Guilt that your figure had rounded; that your nipples showed under your blouse when it was cold, no matter how many tissues you stuffed down your bra; guilt that you smiled to try to cover your shame trying to make the best of your dumbstruck blushes; guilt that your simple walk through the office with those dusty files in your arms made him accuse you of swinging you hips in front of him deliberately. Guilt at walking into the works kitchen when he had Page Three open in front of him and letting him tell you that you too could model topless.

Guilt that you stood there and let him touch you; whisper foul suggestions; lift your hand against his groin and more just because he had that power and you wanted that job.

Does it sound familiar?

The anguish of Jimmy Saville’s teenage girls is something many of us can feel.

It’s a relief that the police are to begin an investigation into their allegations. It’s a relief that the BBC has called upon employees past and present to dredge their memories and search their consciences.

They are brave women and I hope they get justice after all these years.

Perhaps in their eventual vindication all those who knew the hot, uncomfortable breath of an older man on our face; the acrid scent of male sweat as he stood too close, indulging in frottage; the hands up our skirts, on our breasts ….and worse…. will be vindicated too.

We will watch and listen to the condemnation and we will hope that our abusers are hearing the message too.

By now they’re old men – many of them are probably dead – but we will hope that they will know that the humiliation and fear that their words and actions brought upon us were wrong.

Wrong.

There, I’m saying it now – the simple word I couldn’t utter all those years ago.

We won’t get enquiries or police investigations – there were too many of us and too many companies, shops, bars, hotels large and small – but that’s okay….

It’s okay …..as long as society (and that’s us now, after all) and those police forces learn to listen to boys and girls when they tell someone that they are being abused.

It’s okay as long as we take them seriously and don’t turn into the people who let us down when they shrugged their shoulders and told us:

“Just get on with it.

“He’ll leave you alone soon enough.

“Just laugh it off.

“If you say anything, you’ll be seen as a trouble-maker.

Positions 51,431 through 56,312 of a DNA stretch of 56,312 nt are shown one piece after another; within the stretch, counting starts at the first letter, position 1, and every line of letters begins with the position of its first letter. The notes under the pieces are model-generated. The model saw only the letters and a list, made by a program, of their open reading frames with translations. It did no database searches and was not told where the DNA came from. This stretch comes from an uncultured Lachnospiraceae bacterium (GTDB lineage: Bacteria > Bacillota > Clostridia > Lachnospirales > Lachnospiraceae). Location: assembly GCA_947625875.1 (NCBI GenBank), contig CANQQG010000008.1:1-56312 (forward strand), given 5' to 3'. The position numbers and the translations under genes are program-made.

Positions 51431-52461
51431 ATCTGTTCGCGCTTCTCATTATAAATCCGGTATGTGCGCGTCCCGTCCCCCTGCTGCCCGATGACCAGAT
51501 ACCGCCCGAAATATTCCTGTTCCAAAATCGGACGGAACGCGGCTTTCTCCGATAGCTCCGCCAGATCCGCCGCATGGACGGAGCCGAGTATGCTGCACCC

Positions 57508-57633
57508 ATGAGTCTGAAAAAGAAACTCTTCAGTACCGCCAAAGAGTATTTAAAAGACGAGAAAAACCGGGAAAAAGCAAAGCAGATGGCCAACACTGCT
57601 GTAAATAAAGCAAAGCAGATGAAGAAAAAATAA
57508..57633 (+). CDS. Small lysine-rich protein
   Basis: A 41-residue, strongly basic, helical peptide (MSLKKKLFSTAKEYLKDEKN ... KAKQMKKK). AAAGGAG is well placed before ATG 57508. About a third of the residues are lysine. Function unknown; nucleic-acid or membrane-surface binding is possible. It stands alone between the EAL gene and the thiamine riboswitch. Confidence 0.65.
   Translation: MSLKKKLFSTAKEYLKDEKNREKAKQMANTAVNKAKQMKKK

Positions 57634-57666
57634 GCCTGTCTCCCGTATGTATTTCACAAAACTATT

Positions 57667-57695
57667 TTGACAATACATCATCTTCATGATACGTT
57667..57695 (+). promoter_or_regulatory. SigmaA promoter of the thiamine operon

“That’s the way life is.”

Because it’s not.

Shock and horror…and shame

I’m devastated.

I checked on the information in the production notes with the researcher and every word was true.

How can an organisation that purports to help women, say such a thing?

Prostitutes are raped too. they face violence every day. They are tortured by pimps and punters. They are HUMAN BEINGS.

If a man slapped a waitress who served him coffee, would we not explode with wrath?

If a man grabbed a woman working at a supermarket checkout, would we not gasp in disbelief?

If you’re a female journalist and your male line manager held your hair as you typed, so hard that clumps began to tear out through his fingers, would you not have something to say?

Just because a punter pays for sex that does not give him the right to treat a prostitute as a sub-human, inanimate object.

I am appalled, distressed, devastated and ashamed.

But at least I have a voice.

 

The Sunday World – break for the border.

Sunday World Tattoo Story RoI edition

The link above was provided by an organisation I respect, admire and support. and it’s a horrifying story of abuse by sex traffickers. Just when you thought it couldn’t get any worse.

But this picture is a (somewhat fuzzy) reproduction of the same story in the Northern edition of the same newspaper – the Sunday World.

All of a sudden it’s turned from a serious story into an excuse to show naked women.

Can anyone tell me why?

Why there’s such a difference?

I’m inclined to think that the Sunday World thinks its Northern readers couldn’t care less about the abuses of the sex trade – as long as there are a few tits and bums, it’ll be all right.